So you’d like to add https to your Discourse absolutely free, courtesy of our friends at Let’s Encrypt?
Is everything else on your site ready for HTTPS?
./discourse-setup will enable Let’s Encrypt. And as of March 2017, you can run it again, and press return a few times and enter your email address rather than edit things by hand as described below. If you installed Discourse a long time ago, you might still have to edit
app.yml by hand.
Note: If your Discourse is accessed via some reverse proxy (e.g., Cloudflare) this will not work.
For the next few steps, you will be editing the
app.yml file for your Discourse instance:
Is Discourse the only website on your server?
If you are already using
web.socketed.template.yml, because you host other websites via port 80 on the same server, stop. You should be using a Let’s Encrypt client on the host system; the validation will fail as the client used is unable to bind to the necessary sockets.
2. Expose port 443
3. Add email account to register with Let’s Encrypt
4. Rebuild your container
./launcher rebuild <container name>
After that completes, load the site in your browser using
https:// – it should “just work!”
5. Adjust your dependencies for HTTPS
https:// and not
Check all your social logins and make sure they are pointing to the
https:// and not
http:// versions of your site’s authentication URLs.
If you are using a CDN, you will need to switch your CDN to use
https:// and not
http:// to pull resources.
If your browser does not show any warnings in its f12 console in the security about insecure assets:
… you are now ready to force HTTPS by going to
> admin → site settings → force https
How does it work?
The template uses GitHub - Neilpang/acme.sh: A pure Unix shell script implementing ACME client protocol which is
Simplest shell script for LetsEncrypt free Certificate client
Simple and Powerful, you only need 3 minutes to learn.
Pure written in bash, no dependencies to python , acme-tiny or LetsEncrypt official client. Just one script, to issue, renew your certificates automatically.
Probably it’s the smallest&easiest&smartest shell script to automatically issue&renew the free certificates from LetsEncrypt.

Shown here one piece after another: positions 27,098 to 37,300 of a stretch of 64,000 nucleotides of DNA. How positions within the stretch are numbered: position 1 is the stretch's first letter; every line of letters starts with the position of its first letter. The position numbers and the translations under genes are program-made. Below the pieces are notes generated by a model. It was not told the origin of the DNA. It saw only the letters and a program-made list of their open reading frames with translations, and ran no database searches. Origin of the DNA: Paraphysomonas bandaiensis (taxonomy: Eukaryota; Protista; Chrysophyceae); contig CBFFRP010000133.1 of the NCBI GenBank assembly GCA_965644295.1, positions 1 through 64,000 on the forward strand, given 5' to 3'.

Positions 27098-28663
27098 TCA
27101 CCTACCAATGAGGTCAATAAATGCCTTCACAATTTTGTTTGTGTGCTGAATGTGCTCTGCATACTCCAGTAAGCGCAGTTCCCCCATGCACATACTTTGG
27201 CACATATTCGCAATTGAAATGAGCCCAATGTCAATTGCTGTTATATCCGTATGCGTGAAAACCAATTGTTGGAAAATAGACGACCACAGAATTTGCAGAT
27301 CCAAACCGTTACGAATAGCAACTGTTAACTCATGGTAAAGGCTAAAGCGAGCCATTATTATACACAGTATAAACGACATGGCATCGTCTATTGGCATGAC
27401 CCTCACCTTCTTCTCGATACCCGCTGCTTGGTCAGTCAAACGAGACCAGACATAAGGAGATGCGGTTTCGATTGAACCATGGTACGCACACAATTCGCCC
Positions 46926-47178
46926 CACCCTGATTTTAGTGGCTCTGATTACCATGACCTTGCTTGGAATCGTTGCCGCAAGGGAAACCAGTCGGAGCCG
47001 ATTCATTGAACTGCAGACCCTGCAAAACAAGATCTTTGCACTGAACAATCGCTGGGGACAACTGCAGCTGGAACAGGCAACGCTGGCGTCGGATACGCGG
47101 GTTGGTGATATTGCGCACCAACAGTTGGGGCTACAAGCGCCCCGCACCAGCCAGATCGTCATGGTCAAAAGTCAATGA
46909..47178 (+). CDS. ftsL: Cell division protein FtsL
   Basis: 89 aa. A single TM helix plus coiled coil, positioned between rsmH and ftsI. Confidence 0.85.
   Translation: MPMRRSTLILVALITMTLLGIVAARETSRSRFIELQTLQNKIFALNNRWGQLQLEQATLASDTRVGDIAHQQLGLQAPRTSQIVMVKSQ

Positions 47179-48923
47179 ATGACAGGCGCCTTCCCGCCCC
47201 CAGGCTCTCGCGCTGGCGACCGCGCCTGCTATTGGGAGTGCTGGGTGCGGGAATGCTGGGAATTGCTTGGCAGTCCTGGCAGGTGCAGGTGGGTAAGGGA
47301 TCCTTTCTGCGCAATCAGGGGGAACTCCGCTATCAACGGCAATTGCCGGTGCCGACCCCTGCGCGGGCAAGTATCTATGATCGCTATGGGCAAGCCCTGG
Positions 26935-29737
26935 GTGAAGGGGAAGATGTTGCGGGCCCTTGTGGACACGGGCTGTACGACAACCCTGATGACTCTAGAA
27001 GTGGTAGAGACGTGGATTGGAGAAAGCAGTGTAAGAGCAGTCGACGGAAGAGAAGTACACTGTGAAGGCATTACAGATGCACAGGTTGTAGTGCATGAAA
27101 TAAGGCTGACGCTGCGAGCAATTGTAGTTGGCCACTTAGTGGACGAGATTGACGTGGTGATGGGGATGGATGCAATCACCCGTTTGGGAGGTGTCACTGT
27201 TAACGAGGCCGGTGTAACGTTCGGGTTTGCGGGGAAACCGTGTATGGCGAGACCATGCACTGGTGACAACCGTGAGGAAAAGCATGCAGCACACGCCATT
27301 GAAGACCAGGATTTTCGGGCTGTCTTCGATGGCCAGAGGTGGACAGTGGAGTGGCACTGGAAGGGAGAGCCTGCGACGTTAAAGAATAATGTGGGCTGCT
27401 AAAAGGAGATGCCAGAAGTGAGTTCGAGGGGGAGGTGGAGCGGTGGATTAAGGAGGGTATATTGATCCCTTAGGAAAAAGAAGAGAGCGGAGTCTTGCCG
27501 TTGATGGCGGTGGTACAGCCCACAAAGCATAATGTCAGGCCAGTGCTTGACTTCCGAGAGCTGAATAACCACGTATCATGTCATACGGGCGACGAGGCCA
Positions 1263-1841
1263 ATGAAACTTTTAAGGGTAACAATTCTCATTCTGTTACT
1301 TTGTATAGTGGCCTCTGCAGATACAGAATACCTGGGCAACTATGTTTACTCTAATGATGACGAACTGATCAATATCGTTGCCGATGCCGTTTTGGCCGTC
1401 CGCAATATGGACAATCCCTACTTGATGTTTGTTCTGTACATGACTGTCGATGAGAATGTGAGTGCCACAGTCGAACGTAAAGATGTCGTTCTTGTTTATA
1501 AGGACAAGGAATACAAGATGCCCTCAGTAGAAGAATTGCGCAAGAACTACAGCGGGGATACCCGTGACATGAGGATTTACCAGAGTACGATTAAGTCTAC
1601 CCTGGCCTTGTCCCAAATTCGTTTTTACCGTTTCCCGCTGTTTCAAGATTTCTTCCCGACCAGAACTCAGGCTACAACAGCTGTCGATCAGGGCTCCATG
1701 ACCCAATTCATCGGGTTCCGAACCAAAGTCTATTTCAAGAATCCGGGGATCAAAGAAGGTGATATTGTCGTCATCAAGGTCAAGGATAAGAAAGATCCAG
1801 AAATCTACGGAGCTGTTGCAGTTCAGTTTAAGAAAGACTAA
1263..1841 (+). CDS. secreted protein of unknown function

web.letsencrypt.ssl.template.yml adds a startup script to your container that
- Issues a Let’s Encrypt cert using the standalone mode. It boots a standalone server that listens on port
80 but this happens before
nginx is up so port 80 is free.
- Installs the cert into the right directory that
nginx expects. At the same time, it adds a cron job that runs a daily cert renewal check. This will automatically renew your cert. Nothing happens if cert has not expired. If the certificate does expire, you’ll get an email about it from Let’s Encrypt at the email address you provided during setup.
- Switches the script to use the webroot plugin with
/var/www/discourse/public as the directory. This will allow us to use
nginx as the server that handles domain validation. Zero downtime during cert renewal!
Check logs for cert related errors
./launcher logs <container name>
Then look for any errors mentioning
Did the cert files get written OK?
ls -l /var/discourse/shared/standalone/ssl on the host server
You should have a certificate
.cer and key
.key file for your domain, and they should have ~3k filesize.
-rw-r--r-- 1 root root 424 May 18 03:22 dhparams.pem
-rw-r--r-- 1 root root 3823 May 18 04:24 discourse.example.com.cer
-rw-r--r-- 1 root root 3243 May 18 04:24 discourse.example.com.key
Manually reissue the cert
./launcher enter app
sv stop nginx
/usr/sbin/nginx -c /etc/nginx/letsencrypt.conf
LE_WORKING_DIR=/shared/letsencrypt DEBUG=1 /shared/letsencrypt/acme.sh --issue -d example.com -k 4096 -w /var/www/discourse/public
LE_WORKING_DIR=/shared/letsencrypt /shared/letsencrypt/acme.sh --installcert -d example.com --fullchainpath /shared/ssl/example.com.cer --keypath /shared/ssl/example.com.key --reloadcmd "sv reload nginx"
/usr/sbin/nginx -c /etc/nginx/letsencrypt.conf -s stop
Delete the old cert files and try rebuilding again
rm -rf /var/discourse/shared/standalone/ssl
rm -rf /var/discourse/shared/standalone/letsencrypt
./launcher rebuild app
Though the Let’s Encrypt certificate is valid and safe for encrypting data, it does not certify that the site is owned by a particular organization. Firefox will complain that the certificate “does not supply ownership information.” This is a limitation of how Let’s Encrypt works. For more information see: Adding Ownership Information? - Help - Let’s Encrypt Community Support.